Tapping firmly into the zeitgeist, Bear is a hip steak house offering industrial-style décor, low lighting and a no reservations policy. Guests just ‘rock up’ and wait by the door until a table comes free.
Tables are all large four tops, so couples have to share. Paper menus are tricky to read beneath the bare bulbs that hand over each table. The poured concrete floor, timbered ceiling, long bar and striped back lighting make for a dark but cool interior.
Rather than starters Bear offers ‘small plates’, comprising tasty sharing dishes like spicy fried chickpeas (lovely with beer), and a glass jar of mushroom duxelle, gently seasoned with thyme and served with sweet German-style black bread. Mains may arrive while the small plates are still being enjoyed but there’s plenty of room for lots of dishes.
Steak cuts include a 10 oz rib eye, 2 sizes of rump, a house rosary cut (named for the beaded butchery technique), feather steak, pope’s eye and rump. There are also four less conventional cuts for sharing, with the London broil taking 40 minutes to prepare.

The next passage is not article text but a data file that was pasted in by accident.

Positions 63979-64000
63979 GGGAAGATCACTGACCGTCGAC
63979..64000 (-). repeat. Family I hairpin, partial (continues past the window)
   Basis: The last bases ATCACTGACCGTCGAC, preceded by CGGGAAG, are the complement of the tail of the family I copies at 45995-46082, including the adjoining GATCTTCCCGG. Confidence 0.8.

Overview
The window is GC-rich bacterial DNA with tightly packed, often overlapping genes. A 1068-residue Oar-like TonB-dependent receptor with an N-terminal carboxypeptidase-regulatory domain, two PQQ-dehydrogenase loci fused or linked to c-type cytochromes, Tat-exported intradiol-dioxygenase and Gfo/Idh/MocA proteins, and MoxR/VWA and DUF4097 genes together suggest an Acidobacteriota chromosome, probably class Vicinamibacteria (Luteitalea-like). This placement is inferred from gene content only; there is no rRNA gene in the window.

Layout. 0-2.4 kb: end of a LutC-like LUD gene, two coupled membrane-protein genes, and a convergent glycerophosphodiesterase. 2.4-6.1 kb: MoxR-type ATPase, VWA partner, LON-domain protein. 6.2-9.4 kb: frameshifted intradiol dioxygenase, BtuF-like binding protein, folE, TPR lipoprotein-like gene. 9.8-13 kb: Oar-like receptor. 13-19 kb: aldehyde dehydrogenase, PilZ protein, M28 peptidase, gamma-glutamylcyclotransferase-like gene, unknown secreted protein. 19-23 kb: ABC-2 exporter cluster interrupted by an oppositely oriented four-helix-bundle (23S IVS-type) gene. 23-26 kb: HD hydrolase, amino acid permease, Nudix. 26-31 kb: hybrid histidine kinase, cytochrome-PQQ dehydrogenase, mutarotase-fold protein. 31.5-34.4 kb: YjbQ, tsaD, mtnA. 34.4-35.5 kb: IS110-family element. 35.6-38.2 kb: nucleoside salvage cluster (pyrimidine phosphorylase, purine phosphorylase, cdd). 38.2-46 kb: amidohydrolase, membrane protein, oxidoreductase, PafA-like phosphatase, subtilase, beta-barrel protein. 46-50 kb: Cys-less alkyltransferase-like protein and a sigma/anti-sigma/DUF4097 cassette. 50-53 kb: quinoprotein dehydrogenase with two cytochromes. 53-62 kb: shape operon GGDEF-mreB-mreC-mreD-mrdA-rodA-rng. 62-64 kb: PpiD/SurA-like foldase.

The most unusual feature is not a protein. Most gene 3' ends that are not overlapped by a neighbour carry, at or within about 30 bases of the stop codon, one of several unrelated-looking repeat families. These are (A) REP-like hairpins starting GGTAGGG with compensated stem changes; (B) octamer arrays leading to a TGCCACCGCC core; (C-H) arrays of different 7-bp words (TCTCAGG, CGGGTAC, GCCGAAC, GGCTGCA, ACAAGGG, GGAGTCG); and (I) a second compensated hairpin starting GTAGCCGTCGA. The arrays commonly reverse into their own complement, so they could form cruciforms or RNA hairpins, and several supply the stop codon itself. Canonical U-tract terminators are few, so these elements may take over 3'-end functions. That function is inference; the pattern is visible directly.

Grilled chicken, lamb kofta, pork chops and chorizo ensure non-beef fans are catered for and 8 sauces offer plenty of choice, from tarragon red wine butter to house gravy and chimichuri.
Interesting salads are available as well as a side order menu that includes original ideas like hot and sour beets, sauté kale with garlic, and million dollar fries (wedges of potato dauphinoise, covered in parmesan and deep fried).
Cutlery and paper napkins are served in tin cans on the table and the homemade lemonades are served in large glass jars with straws. Wines are all available by the glass as well as 2 Irish craft beers.
Service is brisk and friendly and tables turn over quickly. Bear doesn’t offer desserts, which is no bad thing, as the seats start to feel a little uncomfortable after a while.